Ashley Guillard, a TikTok psychic, is facing a defamation lawsuit from Rebecca Scofield, a professor at the University of Idaho. Scofield alleges that Guillard falsely accused her of being involved in the murders of four University of Idaho students in November 2022.


In November 2022, four University of Idaho students were murdered in their off-campus home. The murders shocked the community and sparked a nationwide investigation.

In December 2022, Guillard posted a series of TikTok videos in which she accused Scofield of being involved in the murders. Guillard claimed that she had received psychic visions that showed Scofield having an affair with one of the victims and then ordering the murders.

Scofield denied Guillard’s allegations and demanded that she remove the TikTok videos. Guillard refused, and Scofield filed a defamation lawsuit against her.

Defamation Law

Defamation is a legal term that refers to the act of making a false statement about someone that could damage their reputation. In order to win a defamation lawsuit, the plaintiff must prove that the defendant made a false statement, that the statement was published to a third party, and that the statement caused the plaintiff harm.

The Case Against Guillard

Scofield’s lawyers argue that Guillard’s TikTok videos were defamatory because they contained false statements about Scofield. They also argue that Guillard published the statements to a third party (TikTok) and that the statements caused Scofield harm by damaging her reputation.

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Guillard’s Defense

Guillard’s lawyers argue that her TikTok videos are protected by the First Amendment’s right to free speech. They also argue that Scofield is a public figure and that she therefore has a higher burden of proof in order to win a defamation lawsuit.


The Ashley Guillard lawsuit is still ongoing. It is unclear whether Scofield will be successful in her defamation lawsuit. However, the case raises important questions about the intersection of free speech and defamation law.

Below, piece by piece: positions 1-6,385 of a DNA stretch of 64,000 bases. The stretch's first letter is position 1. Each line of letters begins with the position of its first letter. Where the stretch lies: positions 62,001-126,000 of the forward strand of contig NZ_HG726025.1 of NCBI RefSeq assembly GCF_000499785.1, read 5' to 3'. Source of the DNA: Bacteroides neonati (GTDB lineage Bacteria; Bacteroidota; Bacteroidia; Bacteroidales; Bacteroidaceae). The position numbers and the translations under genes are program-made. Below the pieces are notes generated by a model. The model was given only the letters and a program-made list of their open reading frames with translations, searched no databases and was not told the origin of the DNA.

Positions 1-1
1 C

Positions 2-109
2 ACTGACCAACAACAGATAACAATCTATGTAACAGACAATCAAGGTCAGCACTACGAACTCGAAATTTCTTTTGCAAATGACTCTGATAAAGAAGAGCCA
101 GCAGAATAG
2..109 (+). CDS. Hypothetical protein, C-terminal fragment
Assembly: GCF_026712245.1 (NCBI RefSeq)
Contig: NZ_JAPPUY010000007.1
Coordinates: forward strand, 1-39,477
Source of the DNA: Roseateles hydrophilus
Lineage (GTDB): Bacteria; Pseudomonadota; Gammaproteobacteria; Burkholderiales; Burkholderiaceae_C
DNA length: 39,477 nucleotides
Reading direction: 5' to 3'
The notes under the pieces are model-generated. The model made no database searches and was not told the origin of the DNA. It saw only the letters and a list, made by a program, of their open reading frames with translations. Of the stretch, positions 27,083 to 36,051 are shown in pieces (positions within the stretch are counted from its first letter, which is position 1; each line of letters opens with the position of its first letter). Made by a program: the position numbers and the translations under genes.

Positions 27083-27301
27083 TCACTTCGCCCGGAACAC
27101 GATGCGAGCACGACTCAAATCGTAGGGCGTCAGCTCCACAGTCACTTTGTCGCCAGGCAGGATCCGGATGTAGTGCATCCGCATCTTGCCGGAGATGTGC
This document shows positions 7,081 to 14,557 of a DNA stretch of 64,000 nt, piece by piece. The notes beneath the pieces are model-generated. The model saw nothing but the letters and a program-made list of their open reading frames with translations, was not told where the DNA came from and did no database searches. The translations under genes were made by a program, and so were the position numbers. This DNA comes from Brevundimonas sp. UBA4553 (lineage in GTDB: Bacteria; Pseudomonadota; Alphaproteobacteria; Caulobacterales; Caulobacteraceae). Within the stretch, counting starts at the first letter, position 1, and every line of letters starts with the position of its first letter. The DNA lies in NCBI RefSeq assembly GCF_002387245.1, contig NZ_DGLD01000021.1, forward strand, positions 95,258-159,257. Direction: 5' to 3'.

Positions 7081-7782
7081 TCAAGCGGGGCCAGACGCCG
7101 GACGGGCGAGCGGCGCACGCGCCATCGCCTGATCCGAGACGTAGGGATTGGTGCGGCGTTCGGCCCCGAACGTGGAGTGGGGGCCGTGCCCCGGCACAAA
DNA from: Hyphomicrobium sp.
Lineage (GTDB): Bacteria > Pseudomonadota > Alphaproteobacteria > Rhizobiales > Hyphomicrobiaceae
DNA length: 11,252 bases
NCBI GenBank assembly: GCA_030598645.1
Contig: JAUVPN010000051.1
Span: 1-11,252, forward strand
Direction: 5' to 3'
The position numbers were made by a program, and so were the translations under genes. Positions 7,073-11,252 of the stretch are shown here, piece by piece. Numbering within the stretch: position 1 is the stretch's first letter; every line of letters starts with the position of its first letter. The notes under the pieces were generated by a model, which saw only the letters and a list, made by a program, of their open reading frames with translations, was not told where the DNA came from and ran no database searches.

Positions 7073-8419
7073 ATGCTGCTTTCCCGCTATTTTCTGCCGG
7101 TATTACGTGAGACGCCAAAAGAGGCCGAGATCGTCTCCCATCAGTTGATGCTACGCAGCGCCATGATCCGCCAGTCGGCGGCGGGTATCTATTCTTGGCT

Q: What is the difference between slander and libel?

A: Slander is defamation that is spoken, while libel is defamation that is written.

Q: What are the elements of a defamation claim?

A: In order to win a defamation claim, the plaintiff must prove the following:

The defendant made a false statement about the plaintiff.

The statement was published to a third party.

The statement caused the plaintiff harm.

Q: What are the defenses to a defamation claim?

A: There are a number of defenses to a defamation claim, including:

Truth: The statement is true.

Opinion: The statement is an opinion, not a fact.

Fair comment: The statement is a fair comment on a matter of public interest.

Privilege: The statement is protected by a privilege, such as the attorney-client privilege or the reporter’s privilege.

Q: What is the First Amendment?

A: The First Amendment to the United States Constitution protects freedom of speech, religion, the press, assembly, and petition.

Q: What is the burden of proof in a defamation lawsuit?

A: The plaintiff in a defamation lawsuit has the burden of proving each element of their claim by a preponderance of the evidence. This means that the plaintiff must show that it is more likely than not that their claims are true.

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Q: What are the potential consequences of losing a defamation lawsuit?

A: If the plaintiff is successful in their defamation lawsuit, the defendant may be ordered to pay damages to the plaintiff. The defendant may also be ordered to issue a retraction of the false statements.


  • Scofield v. Guillard, Case No. 3:22-cv-00521-REP (D. Idaho):
  • Defamation Lawsuit Filed Against TikTok Psychic Who Accused University of Idaho Professor of Murder:
  • University of Idaho Professor Sues TikTok Psychic for Defamation:
  • TikTok Psychic Faces Defamation Lawsuit from University of Idaho Professor:

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